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Web-only Exclusives
November 30, 2000

From Our Correspondent: Hirohito and the War
A conversation with biographer Herbert Bix

From Our Correspondent: A Rough Road Ahead
Bad news for the Philippines - and some others

From Our Correspondent: Making Enemies
Indonesia needs friends. So why is it picking fights?

Asiaweek Time Asia Now Asiaweek story

LEE KUAN YEW

By Mohamed Najib Tun Razak


Curriculum Vitae

THERE IS LITTLE DOUBT that Lee Kuan Yew will go down in history as a leader who has left an indelible mark on not only his country's development but also the region's. To supporters, he is the dynamic architect of modern Singapore. To detractors, he is uncompromising and authoritarian. Yet there is a general consensus that he has made his presence felt in the region and his influence and legacy will remain for a long while.

I see him from four perspectives: as one who fought for Independence, though his notion of statehood differed from that of his colleagues, such as Tunku Abdul Rahman and my late father [Tun Abdul Razak]; as Singapore leader from 1965 to the 1990s; as an Asian statesman; and, finally, in terms of Malaysia-Singapore relations.

Like that of many Asian "freedom fighters," Lee's political awakening occurred in World War II, particularly during Japan's invasion and occupation of Singapore. Like my father, Lee was studying at Raffles, the most prestigious college in British Malaya. There is a picture of Lee with his future wife as well as my father. War disrupted Lee's studies, and he witnessed the horrors associated with occupation. The British defeat also shattered the myth of the invincible "white man." No doubt, Lee's political ideas began to take shape in those bleak days.

After the war, Lee read law at Cambridge, obtaining double first honors. Britain was a breeding ground of discontent over colonial rule for many Malayan students. As the Labour Party was far more sympathetic to independence for the colonies, students like Lee became fascinated with this socialist organization. He was active in the Malayan Forum, a vehicle for Malayans to discuss issues in Britain.

With political apprenticeship in England and legal experience upon his return to Singapore, Lee won his Tanjong Pagar seat in the 1955 general elections. He never looked back. With Malayan Independence, Singapore too became free. But amid irreconcilable differences between Lee and Tunku Abdul Rahman, Singapore was expelled from the Federation of Malaysia in 1965. The rest, as they say, is history.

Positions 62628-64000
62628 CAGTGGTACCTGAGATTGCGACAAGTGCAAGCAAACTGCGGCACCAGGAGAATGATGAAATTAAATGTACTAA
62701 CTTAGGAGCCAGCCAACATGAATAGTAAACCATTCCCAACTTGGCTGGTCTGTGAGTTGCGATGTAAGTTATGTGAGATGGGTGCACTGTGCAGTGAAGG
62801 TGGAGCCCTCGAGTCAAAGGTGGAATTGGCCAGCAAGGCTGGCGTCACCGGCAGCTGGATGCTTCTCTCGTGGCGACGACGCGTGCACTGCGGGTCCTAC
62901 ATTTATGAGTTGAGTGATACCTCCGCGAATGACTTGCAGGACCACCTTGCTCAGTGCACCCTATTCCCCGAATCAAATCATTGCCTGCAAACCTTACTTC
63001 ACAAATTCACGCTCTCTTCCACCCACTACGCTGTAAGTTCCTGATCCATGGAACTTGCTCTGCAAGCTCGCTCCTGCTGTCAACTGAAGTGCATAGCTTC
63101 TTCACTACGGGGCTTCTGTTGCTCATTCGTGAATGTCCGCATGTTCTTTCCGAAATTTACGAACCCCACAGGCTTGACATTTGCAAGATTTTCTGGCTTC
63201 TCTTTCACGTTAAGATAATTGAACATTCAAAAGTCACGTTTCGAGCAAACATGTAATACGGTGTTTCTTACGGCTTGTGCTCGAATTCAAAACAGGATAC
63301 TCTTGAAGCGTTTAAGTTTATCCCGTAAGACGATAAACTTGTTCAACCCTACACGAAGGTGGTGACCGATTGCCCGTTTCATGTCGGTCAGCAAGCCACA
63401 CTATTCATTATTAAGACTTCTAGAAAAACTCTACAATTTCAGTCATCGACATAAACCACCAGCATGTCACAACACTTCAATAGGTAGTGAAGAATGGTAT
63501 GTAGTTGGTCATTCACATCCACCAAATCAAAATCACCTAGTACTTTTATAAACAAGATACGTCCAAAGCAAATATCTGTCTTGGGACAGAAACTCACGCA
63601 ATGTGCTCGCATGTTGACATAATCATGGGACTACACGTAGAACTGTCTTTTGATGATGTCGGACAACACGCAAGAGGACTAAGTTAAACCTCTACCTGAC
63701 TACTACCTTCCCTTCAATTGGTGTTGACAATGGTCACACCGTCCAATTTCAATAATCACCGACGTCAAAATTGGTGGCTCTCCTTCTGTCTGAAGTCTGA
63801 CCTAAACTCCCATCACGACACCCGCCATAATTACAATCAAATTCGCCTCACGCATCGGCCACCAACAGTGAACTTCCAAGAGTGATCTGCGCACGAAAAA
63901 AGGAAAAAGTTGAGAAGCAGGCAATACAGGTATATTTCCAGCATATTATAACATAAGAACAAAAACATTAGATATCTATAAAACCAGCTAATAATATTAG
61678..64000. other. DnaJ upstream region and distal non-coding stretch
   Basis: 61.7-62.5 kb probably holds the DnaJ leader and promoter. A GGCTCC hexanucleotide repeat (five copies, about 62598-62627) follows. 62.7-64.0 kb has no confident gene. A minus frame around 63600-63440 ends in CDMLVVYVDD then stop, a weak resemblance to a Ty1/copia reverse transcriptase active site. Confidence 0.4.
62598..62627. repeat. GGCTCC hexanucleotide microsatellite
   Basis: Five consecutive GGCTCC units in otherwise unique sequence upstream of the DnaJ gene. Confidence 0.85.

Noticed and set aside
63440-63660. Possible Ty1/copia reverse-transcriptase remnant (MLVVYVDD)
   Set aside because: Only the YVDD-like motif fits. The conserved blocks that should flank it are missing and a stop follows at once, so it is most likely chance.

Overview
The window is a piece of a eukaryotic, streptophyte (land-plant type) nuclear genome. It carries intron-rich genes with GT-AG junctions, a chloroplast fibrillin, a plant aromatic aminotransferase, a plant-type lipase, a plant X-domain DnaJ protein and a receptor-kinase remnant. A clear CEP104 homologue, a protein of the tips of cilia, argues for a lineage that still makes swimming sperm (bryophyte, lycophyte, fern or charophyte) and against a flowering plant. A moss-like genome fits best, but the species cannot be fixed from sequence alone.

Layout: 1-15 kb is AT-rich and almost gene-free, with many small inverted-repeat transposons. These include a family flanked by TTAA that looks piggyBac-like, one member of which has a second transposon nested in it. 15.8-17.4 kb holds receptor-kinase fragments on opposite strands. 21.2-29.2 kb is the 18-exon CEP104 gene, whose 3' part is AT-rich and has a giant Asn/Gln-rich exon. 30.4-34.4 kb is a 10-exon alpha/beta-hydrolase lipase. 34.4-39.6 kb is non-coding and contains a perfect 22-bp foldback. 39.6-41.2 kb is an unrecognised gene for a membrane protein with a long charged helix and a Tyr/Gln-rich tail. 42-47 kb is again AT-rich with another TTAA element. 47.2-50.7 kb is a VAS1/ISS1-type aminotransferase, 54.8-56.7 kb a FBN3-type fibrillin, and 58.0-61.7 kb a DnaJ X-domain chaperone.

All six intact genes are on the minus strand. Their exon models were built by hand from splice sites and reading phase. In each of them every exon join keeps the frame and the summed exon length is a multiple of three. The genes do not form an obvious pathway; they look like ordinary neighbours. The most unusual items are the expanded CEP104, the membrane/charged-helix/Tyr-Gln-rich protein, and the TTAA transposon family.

It has been cogently argued that Lee's greatest contribution is his building of Singapore. Today it is one of the world's wealthiest states, despite the current economic turmoil. However, historically, Singapore always had good infrastructure; as a crown colony and an entrepot, it had a head start. Lee merely pushed this city state to its full potential.

Singapore's basic homogeneity, with ethnic Chinese dominance, has allowed Lee to stress meritocracy. But in Malaysia, due to a historical imbalance among ethnic groups - Malays were marginalized in the colonial period, with profound implications later - there was an urgent need to address this critical issue, through the New Economic Policy.

It seems clear that Lee belongs to a school of thought which argues the necessity of putting political reforms in abeyance while concentrating on economic development. His ideas are similar to those of the late Deng Xiaoping and in sharp contrast to those of Mikhail Gorbachev, who pursued both political and economic reforms concurrently, much to his detriment. It is perhaps not surprising to see Lee at the forefront in support of Deng's opening of China.

As an advocate of Asian values, defined principally in the Confucian tradition, he became one of the region's spokesmen. This had the unfortunate result of pitching Asian values against those of the West. However, there are many within the region who do not subscribe to the notion of Asian values, for values are far more universally shared, although culturally there are obvious differences. Despite this, even with some taking offense at his strong remarks, Lee has continued with conviction and vigor.

Most Malaysians see Lee through a different prism. There is a degree of healthy competition between the two countries, which, to some extent, Lee epitomizes. He has highlighted it, with the message more targeted to Singaporeans, to motivate them. On the other hand, both sides recognize that they have to co-exist. The relationship was once described as that of separated Siamese twins, marked by a degree of vacillation.

In Lee's twilight years, I believe history will be kind and complimentary to this Asian statesman. A man of his generation has historical baggage, as expected. His fading away from the limelight, pushing Goh Chok Tong forward as prime minister, has allowed him to be in a unique position - to see a transition while still in power, to be present but not around. Despite some resentment toward Lee within and outside Singapore, he undoubtedly has a special place in the annals of Asian history and development.

Mohamed Najib Tun Razak is Malaysia's education minister and a vice president of the dominant UMNO party.


LEE KWAN YEW

•Born on Sept. 16, 1923, in Singapore

•Established People's Action Party in 1954

•Negotiated self-rule for Singapore in 1957-58 and became its leader in 1959

•Took Singapore into Malaysia in 1963, but saw it expelled in August 1965

•Stepped down as PM in 1990, having led Singapore to its status as an Asian NIC

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